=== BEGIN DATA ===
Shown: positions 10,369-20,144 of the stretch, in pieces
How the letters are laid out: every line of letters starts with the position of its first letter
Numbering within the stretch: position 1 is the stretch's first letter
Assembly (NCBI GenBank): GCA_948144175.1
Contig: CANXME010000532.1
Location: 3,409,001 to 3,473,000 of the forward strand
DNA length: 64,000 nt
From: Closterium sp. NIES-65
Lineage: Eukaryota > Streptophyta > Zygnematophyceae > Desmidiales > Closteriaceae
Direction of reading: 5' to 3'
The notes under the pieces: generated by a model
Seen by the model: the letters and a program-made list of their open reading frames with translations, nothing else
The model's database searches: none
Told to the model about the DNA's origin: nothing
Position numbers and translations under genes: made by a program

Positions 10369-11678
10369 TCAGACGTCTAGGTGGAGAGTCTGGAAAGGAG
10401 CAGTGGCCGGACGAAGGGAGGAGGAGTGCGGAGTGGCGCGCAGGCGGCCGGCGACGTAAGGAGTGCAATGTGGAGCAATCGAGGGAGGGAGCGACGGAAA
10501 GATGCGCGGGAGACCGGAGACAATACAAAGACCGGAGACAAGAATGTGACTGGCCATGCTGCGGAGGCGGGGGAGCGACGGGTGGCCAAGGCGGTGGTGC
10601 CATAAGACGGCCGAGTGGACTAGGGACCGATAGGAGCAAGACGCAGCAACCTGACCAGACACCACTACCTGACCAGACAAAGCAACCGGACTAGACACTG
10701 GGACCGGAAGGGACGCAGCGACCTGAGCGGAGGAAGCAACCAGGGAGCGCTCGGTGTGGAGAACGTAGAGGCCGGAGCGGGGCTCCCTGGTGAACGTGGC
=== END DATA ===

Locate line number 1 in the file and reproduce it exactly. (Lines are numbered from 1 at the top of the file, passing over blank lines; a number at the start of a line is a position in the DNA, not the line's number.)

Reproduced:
Shown: positions 10,369-20,144 of the stretch, in pieces